• Identify and Recruit Participants: Ensure that your sample is representative of the population you are studying. Consider using targeted sampling methods, such as snowball sampling or maximum variation sampling, to recruit participants who can provide diverse perspectives.

  • Schedule Interviews: Once you've identified and recruited participants, it's time to schedule interviews. Be sure to allow adequate time between interviews for transcription and analysis.

  • Conduct Interviews: During the interview process, it's important to establish rapport with participants and create a comfortable environment where they feel safe sharing their experiences and opinions. Be sure to follow your interview guide while allowing flexibility in response to unexpected information during the discussion.

  • Provide Compensation or Incentives to Participants: Consider offering compensation or incentives to participants to encourage their participation. Compensation can come in many forms, such as gift cards, cash, or vouchers. It can also be non-monetary, such as offering participants the opportunity to receive a summary of the study's findings or the chance to participate in future research projects. Compensation or incentives can help to show participants that their time and contributions are valued and appreciated.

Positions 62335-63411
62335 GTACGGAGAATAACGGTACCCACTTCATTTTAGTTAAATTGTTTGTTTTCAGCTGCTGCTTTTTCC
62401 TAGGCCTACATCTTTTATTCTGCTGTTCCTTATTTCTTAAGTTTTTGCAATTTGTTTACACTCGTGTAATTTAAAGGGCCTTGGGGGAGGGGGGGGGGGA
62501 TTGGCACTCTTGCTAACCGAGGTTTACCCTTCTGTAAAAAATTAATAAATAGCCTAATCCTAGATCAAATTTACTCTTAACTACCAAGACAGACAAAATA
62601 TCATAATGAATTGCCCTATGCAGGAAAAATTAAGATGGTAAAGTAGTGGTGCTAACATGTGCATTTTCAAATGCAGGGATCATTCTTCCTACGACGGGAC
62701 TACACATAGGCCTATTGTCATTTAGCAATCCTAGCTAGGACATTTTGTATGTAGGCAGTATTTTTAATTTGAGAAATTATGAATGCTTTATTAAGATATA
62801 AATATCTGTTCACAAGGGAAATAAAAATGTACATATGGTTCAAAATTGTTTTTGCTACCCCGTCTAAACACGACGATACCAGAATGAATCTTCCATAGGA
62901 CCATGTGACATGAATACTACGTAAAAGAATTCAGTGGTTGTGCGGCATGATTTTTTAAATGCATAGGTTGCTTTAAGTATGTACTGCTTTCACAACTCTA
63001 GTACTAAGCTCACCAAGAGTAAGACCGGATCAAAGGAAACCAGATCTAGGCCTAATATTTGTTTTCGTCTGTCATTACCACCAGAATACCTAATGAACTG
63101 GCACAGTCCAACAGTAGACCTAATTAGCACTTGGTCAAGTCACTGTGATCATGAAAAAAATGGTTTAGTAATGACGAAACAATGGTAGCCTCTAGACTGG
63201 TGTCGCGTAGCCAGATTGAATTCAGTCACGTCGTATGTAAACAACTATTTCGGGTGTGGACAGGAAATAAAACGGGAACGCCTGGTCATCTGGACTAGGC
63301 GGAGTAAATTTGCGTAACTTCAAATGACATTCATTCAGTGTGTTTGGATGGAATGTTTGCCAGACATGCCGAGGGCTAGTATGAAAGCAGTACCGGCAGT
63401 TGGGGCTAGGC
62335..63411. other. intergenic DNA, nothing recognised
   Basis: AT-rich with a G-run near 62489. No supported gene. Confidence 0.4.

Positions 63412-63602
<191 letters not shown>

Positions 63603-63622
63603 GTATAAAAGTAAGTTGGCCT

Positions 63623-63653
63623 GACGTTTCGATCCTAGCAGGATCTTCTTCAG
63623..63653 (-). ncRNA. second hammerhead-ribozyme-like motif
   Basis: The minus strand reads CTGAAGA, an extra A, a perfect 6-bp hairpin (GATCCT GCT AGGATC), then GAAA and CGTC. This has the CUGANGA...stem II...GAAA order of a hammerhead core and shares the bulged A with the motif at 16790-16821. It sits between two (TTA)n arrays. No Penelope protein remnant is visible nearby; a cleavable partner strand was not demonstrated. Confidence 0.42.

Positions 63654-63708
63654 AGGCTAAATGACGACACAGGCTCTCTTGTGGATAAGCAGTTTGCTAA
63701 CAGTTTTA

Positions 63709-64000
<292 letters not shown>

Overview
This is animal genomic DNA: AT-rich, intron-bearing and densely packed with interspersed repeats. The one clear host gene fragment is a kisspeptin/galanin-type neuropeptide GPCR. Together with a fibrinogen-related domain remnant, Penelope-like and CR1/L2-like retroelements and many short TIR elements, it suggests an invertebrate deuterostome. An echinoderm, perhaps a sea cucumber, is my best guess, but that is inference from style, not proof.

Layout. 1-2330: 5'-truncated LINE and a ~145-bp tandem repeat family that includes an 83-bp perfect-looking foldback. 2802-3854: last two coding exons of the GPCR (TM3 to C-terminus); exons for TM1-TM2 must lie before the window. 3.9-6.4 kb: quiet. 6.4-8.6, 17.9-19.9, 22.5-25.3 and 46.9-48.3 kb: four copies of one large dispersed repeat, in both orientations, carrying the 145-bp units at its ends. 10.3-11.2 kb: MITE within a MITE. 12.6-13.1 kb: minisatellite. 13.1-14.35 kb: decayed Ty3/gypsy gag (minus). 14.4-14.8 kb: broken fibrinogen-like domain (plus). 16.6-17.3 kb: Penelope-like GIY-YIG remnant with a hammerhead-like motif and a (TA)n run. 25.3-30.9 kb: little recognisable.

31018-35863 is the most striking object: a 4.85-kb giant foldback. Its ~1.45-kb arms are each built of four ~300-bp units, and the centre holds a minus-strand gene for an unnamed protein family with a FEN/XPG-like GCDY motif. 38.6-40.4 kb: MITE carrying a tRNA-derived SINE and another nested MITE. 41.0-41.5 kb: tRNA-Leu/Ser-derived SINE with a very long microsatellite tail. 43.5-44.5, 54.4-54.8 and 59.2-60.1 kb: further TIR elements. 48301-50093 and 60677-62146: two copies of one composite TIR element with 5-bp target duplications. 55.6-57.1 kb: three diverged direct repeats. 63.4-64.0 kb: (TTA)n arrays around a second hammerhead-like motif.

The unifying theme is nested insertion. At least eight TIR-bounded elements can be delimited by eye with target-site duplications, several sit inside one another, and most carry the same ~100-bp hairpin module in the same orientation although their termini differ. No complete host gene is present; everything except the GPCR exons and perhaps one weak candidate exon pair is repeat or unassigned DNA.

Plan your research with this helpful checklist. Then, get ready to conduct semi-structured interviews! Download this template for help in creating different types of interview questions. 

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Learn More about Semi Structured Interviews

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Read more about the process of conducting semi-structured interviews.

Learn how to analyze the data from your semi-structured interviews. 

Read this reflection on semi-structured interviews as a research instrument. 

Learn how to use the snowball sampling method to recruit participants.

Do you need more diversity in your study? Try maximum variation sampling.

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Literature on Semi-Structured Interviews

Here’s the entire UX literature on Semi-Structured Interviews by the Interaction Design Foundation, collated in one place:

Learn more about Semi-Structured Interviews